Disaster Recovery and Business Continuity – Best Practices

As the President of Merkle Response Management Group, I lead the many facets of our business – from client satisfaction, product enhancements and new services, to sales presentations, business strategy, employee engagement and process improvement. No two days are ever alike. In my free time, I like to create things. I am a frustrated artist at heart who enjoys Plein Air landscape painting, and crafting furniture and home accessories from wood. I also enjoy working on my restored ’66 VW Bug.

Here in Hagerstown, Maryland, as in most small towns, life is fairly predictable and quiet. Or so we like to think. The truth is that no matter where you live, or where your business is located, anything can, and at times, does happen.

Are you prepared? What would you do if any of your vendors could not fulfill their obligations due to an accident, a natural disaster or a planned attack? Are you confidant they could continue operations?

Regardless of the cause, it’s crucial that non-profits reduce the risks and consequences of service interruptions by requiring their vendors to have well-defined business continuity (BC) and disaster recovery (DR) plans in place. According to Gartner, Inc., a leading information technology research and advisory company, only 35 percent of small and medium enterprises have a comprehensive BC/DR plan in place.

So, one of the first questions you should ask potential vendors is, “Do you have a BC/DR plan?” If the answer is anything less than a solid yes, then proceed with caution. Having a comprehensive BC/DR plan should be an absolute requirement in the vendor selection process.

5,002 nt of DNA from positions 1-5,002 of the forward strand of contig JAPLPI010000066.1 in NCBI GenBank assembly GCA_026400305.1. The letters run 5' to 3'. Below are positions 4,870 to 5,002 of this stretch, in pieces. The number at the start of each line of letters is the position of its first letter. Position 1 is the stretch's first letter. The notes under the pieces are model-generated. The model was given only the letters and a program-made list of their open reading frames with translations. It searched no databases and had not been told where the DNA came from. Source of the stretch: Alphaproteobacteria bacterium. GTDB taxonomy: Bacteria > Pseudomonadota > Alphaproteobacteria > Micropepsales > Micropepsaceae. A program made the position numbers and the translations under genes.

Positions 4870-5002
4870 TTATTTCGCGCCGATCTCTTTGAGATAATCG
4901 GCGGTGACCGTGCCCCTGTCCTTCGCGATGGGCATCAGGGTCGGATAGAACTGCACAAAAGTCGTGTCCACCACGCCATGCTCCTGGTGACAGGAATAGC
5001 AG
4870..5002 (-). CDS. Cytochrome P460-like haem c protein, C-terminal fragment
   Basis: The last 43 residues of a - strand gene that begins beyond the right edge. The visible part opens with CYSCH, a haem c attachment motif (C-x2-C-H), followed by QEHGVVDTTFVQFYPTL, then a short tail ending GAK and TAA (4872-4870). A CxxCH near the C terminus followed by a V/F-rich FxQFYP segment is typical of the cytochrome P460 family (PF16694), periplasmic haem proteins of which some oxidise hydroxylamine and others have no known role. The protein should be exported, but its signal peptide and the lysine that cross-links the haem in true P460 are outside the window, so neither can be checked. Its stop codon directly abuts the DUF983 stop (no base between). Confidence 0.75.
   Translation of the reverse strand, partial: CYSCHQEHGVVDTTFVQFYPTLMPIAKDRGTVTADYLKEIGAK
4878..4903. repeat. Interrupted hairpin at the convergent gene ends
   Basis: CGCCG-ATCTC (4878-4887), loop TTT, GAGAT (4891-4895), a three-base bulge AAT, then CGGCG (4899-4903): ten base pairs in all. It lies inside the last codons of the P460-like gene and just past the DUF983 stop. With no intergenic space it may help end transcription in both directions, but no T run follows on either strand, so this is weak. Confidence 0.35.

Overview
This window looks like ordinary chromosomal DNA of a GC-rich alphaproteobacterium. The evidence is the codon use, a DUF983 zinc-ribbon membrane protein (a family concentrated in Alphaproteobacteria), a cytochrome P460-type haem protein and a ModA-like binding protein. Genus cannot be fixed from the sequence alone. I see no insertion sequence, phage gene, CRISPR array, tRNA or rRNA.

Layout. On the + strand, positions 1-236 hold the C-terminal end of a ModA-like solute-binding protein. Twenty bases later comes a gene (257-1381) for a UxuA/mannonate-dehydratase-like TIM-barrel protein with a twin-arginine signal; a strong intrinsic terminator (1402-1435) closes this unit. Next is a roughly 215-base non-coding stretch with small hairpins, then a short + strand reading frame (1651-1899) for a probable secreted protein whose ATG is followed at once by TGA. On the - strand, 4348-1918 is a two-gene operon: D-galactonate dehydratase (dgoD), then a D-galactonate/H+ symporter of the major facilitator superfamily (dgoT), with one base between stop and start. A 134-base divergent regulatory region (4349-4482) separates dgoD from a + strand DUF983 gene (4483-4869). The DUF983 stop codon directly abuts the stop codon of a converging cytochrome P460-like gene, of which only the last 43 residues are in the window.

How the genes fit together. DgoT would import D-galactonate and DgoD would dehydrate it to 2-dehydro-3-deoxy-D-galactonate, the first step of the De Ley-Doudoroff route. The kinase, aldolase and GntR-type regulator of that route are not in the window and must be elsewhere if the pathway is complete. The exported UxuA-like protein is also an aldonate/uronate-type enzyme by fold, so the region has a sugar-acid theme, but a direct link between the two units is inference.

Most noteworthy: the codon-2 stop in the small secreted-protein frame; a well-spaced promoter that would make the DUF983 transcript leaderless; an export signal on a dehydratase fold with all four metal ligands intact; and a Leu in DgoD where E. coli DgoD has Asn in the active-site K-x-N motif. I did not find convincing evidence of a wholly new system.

Effective BC/DR plans includes these four essential components:

• Communicating with personnel

Employee communications are key. Make sure you have current contact information for employees as well as police, fire and other emergency responders. It’s important to test the numbers to make sure they actually work before a crisis hits.

• Establishing an alternate workspace/facility

It’s vital that response management vendors have an alternate BC/DR facility in a separate location since a disaster could make continuing operations at the main location impossible. The chaotic aftermath of an unplanned event is not the time to be securing alternative facilities. This must be done before hand, making sure the physical plant is adequate to maintain operations and is located near enough to minimize the downtime needed to move in and resume production.

• Protecting data files and paper documents

Non-profit vendors depend on access to files containing donor data, program details and other information used on a daily basis. A strong BC/DR plan requires that all desktop computers and server-based data be backed up, preferably at the end of every business day. Any necessary paper documents should be stored in a water/fireproof container. Migrating data to the Cloud offers a cost effective way to store data, as well as the ability to access it from a remote location, but Cloud access and reliability can be concerns.

• Managing Risk

It’s important that vendors review their physical office space, establish building safety procedures and put processes in place to avoid risk. It’s also a good idea to complete an insurance audit to make sure coverage is adequate.

It’s not enough just to establish a BC/DR plan – it has to work too. Ask whether or not your vendors practice what they preach and stage drills throughout the year to determine how effective their plans are. Actually walking through the established steps can yield valuable information, and sometimes changes are necessary.

Finally, trust, but verify. If a vendor claims to have a secondary facility, get proof.

We live in an unpredictable world. Anything can happen at any time. Recognizing this, it’s vitally important to make sure that your vendors have robust BC/DR plans in place to enable them to meet obligations during disruptive events. To meet your obligations to your organization and its constituents, as well as for our own peace of mind, you need vendors you can depend on, no matter what happens.

To learn more about Business Continuity/Disaster Recovery planning and evaluation, read the white paper on our website: “Evaluating Your Disaster Readiness? Start With Your Response Management Vendor” www.merkeresponse.com

[1] Gartner, Inc.http://iosafe.com/industry-stats

Be proactive, not reactive.